There are quite a few things that you might want to take into account if you want to learn how to improve your vertical jump.
Of course, you need to understand that vertical jump is something that takes time and patience for you to master…
…it needs your muscles to be capable of contracting explosively and quickly in order to get off the ground as fast as possible.
Two muscle types play an important part in this:
Fast-Twitch muscles: Used for explosive exercise and movement like sprinting and jumping
Slow-Twitch muscles: Used for prolonged movement like distance running or cycling long distances
The difference in the actual number of those slow-twitch and fast-twitch muscles that you have are capable of determining your potential to jump higher.
However, let’s dig deeper into the muscle types and the things that you need to take into consideration if you’re learning how to jump higher:
Muscle Types – The Things to Know
Now, you need to understand that there are two types of muscle fibers – fast twitch as well as slow twitch ones.
Fast Twitch Muscle
Fast Twitch muscle is known for working without oxygen while the slow-twitch are known for working aerobically (with oxygen).
With this in mind, fast-twitch muscles are known to generate a lot more energy a lot quicker.
This is, however, also why they would also fatigue very fast.
I personally know this form experience. I have a very high vertical jump, but I can only jump so many times explosively before I tire out.
My 10th dunk is never as powerful as my 3rd dunk.
This is because fast-twitch muscle is very explosive, but lacks endurance.
When you train to jump higher your goal must be to train these fast twitch muscle fibers while maintaining slow twitch muscles for stability.
The Jump Manual does this really well using an explosive combination of plyometric and strength training.
Now that we know what muscle we want to train because it increases our vertical, let’s talk about the muscle people often wrongly train when trying to jump higher…
Slow Twitch Muscle
Slow-twitch muscles are known for working aerobically (with oxygen) and they tire out much less quickly versus fast-twitch muscle.
Slow-twitch muscles gather energy slower and they are also going to tire out throughout a longer period of time.
When it comes to jumping higher for basketball or any sport these muscles are for longevity of your vertical jump training.
They should not be the muscle of focus for your vertical training program, but they are important to keeping your legs fresh between jumps (like in a basketball game).
I remember when I first started training to increase vertical jump I would always tire out so fast because I never did any explosive endurance work.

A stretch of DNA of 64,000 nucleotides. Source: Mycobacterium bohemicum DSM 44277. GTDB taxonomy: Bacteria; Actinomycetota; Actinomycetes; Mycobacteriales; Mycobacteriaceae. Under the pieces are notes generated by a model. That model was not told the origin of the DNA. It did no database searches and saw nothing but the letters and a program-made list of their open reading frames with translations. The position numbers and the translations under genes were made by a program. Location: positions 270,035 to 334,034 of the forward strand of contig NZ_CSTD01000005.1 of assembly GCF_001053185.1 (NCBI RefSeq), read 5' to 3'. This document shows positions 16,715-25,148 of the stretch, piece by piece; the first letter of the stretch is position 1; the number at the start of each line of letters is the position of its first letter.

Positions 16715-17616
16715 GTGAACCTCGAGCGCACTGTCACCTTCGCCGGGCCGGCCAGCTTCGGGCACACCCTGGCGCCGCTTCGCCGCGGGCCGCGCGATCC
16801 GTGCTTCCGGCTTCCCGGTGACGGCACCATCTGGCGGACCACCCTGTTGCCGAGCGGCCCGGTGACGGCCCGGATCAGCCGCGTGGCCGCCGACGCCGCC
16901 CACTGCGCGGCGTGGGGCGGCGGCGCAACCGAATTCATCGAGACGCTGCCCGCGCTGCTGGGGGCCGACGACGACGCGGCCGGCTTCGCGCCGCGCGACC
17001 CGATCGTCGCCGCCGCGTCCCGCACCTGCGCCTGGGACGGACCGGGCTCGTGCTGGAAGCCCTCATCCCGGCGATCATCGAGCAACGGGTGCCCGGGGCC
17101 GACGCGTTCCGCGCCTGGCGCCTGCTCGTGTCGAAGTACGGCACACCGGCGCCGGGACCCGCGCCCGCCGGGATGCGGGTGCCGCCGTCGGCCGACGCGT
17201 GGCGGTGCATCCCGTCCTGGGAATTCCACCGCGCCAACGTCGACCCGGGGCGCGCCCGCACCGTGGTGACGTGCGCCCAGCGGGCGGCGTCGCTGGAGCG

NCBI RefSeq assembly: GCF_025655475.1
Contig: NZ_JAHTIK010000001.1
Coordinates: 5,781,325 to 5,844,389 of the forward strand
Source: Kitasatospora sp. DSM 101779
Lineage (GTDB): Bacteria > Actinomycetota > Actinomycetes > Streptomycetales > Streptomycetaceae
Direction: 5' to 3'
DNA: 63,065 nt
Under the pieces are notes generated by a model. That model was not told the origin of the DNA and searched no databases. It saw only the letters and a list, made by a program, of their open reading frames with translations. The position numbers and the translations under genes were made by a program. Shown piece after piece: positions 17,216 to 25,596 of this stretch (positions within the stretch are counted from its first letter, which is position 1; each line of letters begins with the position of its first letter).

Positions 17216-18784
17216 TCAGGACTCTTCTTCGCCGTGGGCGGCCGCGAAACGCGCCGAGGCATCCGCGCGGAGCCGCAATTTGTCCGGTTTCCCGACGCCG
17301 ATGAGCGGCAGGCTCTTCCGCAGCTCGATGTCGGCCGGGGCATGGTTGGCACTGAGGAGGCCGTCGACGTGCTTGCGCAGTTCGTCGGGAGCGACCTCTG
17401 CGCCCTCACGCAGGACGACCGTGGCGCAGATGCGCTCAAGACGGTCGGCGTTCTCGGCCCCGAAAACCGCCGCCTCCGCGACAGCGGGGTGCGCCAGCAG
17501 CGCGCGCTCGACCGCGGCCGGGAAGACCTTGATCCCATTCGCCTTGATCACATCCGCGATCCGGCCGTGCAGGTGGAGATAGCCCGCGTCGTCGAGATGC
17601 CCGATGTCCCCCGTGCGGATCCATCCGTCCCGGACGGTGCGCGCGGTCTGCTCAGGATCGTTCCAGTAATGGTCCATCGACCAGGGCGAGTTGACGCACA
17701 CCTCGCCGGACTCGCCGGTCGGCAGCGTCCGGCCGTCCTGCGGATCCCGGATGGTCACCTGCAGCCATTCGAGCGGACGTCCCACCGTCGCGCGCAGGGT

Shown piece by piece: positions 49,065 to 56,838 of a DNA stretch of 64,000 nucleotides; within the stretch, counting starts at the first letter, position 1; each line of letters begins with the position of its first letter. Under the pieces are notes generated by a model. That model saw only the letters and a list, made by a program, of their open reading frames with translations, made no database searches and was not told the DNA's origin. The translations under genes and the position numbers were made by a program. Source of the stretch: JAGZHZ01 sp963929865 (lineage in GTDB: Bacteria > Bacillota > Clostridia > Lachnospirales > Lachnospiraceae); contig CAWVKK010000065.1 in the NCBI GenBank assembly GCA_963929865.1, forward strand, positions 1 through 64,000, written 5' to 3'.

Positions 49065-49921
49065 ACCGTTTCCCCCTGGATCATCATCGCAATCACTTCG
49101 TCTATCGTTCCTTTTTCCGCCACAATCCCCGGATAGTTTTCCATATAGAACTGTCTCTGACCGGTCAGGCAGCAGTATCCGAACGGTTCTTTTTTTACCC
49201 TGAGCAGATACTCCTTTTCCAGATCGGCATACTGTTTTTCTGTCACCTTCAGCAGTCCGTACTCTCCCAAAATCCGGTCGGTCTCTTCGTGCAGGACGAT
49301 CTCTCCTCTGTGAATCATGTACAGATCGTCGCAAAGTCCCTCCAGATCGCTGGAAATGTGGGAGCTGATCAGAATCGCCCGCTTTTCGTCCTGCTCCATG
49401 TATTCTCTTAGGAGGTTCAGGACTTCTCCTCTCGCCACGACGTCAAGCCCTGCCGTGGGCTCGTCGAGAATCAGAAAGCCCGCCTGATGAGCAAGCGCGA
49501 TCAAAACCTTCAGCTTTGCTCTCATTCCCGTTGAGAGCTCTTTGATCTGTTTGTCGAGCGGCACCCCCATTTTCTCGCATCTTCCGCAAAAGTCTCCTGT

The key is balance: you want to train low reps and do that for long periods of time to get just a little pseudo-endurance work in.
Slow-Twitch muscle is not what will make you dunk, but it is what will allow you to keep running during a basketball game so you can make opportunities to throw it down.
How to Jump Higher & Improve Your Vertical Jump
Even though it might be obvious by now, it’s necessary to outline that improving your fast-twitch muscle groups is going to help you learn how to jump higher fast…
This is also why people who have a larger and denser percentage of fast-twitch muscles have the general predisposition towards higher jumps.
Your advantage now though is that you know that fast-twitch is essential for increasing our vertical leap.
While genetics may play a part in jumping potential, it is only a small factor in the long term when you train for vertical actively.
Of course, it’s going to take time and a lot of practice…
…but you will get there and when you do, dunking a basket is going to seem like something particularly easy.
It’s also going to make you a lot more effective on the court.
I swear if you do the Jump Manual dunks will literally feel like easy lay-ups for you…
Find A Vertical Jump Training Program That Trains Fast-Twitch Muscle Primarily…
This is why I talk about The Jump Manual so much on this blog, it’s because it does just what I’ve discussed…
…it focuses on training the muscles that matter and only maintaining the one’s that are less crucial to jumping higher.
I did it for about 8 months and my vertical transformed from 18″ to 39″ (and back down to 35″ since I’ve been lazy recently)
Anyway, it was the best vertical jump training program that I’ve ever used (I tried 3: 2 didn’t work and 1 was a scam)
But the key here is that I’m a normal person, there is nothing special about me.
I could barely touch the net when I started the Jump Manual and after it I was smashing dunks off of backboard alley-oops.
I highly recommend you check out my review of the jump manual, I promise the results will shock you
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